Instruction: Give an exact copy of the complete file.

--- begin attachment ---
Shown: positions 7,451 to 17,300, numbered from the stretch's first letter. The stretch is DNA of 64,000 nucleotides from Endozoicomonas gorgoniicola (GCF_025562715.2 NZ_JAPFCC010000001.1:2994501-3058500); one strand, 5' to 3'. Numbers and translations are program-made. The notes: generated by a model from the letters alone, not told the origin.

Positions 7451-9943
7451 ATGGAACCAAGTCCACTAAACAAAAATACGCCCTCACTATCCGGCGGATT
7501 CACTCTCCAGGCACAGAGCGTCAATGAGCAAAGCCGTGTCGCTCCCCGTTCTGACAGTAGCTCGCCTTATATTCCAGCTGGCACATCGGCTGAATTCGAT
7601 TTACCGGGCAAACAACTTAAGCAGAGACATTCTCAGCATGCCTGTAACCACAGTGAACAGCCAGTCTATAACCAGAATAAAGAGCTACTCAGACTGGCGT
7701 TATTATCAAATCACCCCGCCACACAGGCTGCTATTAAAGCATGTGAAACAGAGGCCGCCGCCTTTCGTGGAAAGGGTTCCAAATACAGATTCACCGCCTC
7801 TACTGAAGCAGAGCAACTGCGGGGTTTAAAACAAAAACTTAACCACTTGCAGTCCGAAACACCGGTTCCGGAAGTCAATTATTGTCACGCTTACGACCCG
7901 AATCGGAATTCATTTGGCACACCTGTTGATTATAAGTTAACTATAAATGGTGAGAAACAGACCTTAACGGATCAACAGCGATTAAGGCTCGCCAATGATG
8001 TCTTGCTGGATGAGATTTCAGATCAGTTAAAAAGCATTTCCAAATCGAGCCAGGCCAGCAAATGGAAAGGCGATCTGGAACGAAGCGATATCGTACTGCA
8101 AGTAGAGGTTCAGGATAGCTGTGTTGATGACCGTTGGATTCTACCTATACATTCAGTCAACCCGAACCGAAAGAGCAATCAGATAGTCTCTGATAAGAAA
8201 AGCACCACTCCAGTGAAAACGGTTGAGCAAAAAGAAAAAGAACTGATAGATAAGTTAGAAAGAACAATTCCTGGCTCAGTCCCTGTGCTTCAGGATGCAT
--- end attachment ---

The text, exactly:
Shown: positions 7,451 to 17,300, numbered from the stretch's first letter. The stretch is DNA of 64,000 nucleotides from Endozoicomonas gorgoniicola (GCF_025562715.2 NZ_JAPFCC010000001.1:2994501-3058500); one strand, 5' to 3'. Numbers and translations are program-made. The notes: generated by a model from the letters alone, not told the origin.

Positions 7451-9943
7451 ATGGAACCAAGTCCACTAAACAAAAATACGCCCTCACTATCCGGCGGATT
7501 CACTCTCCAGGCACAGAGCGTCAATGAGCAAAGCCGTGTCGCTCCCCGTTCTGACAGTAGCTCGCCTTATATTCCAGCTGGCACATCGGCTGAATTCGAT
7601 TTACCGGGCAAACAACTTAAGCAGAGACATTCTCAGCATGCCTGTAACCACAGTGAACAGCCAGTCTATAACCAGAATAAAGAGCTACTCAGACTGGCGT
7701 TATTATCAAATCACCCCGCCACACAGGCTGCTATTAAAGCATGTGAAACAGAGGCCGCCGCCTTTCGTGGAAAGGGTTCCAAATACAGATTCACCGCCTC
7801 TACTGAAGCAGAGCAACTGCGGGGTTTAAAACAAAAACTTAACCACTTGCAGTCCGAAACACCGGTTCCGGAAGTCAATTATTGTCACGCTTACGACCCG
7901 AATCGGAATTCATTTGGCACACCTGTTGATTATAAGTTAACTATAAATGGTGAGAAACAGACCTTAACGGATCAACAGCGATTAAGGCTCGCCAATGATG
8001 TCTTGCTGGATGAGATTTCAGATCAGTTAAAAAGCATTTCCAAATCGAGCCAGGCCAGCAAATGGAAAGGCGATCTGGAACGAAGCGATATCGTACTGCA
8101 AGTAGAGGTTCAGGATAGCTGTGTTGATGACCGTTGGATTCTACCTATACATTCAGTCAACCCGAACCGAAAGAGCAATCAGATAGTCTCTGATAAGAAA
8201 AGCACCACTCCAGTGAAAACGGTTGAGCAAAAAGAAAAAGAACTGATAGATAAGTTAGAAAGAACAATTCCTGGCTCAGTCCCTGTGCTTCAGGATGCAT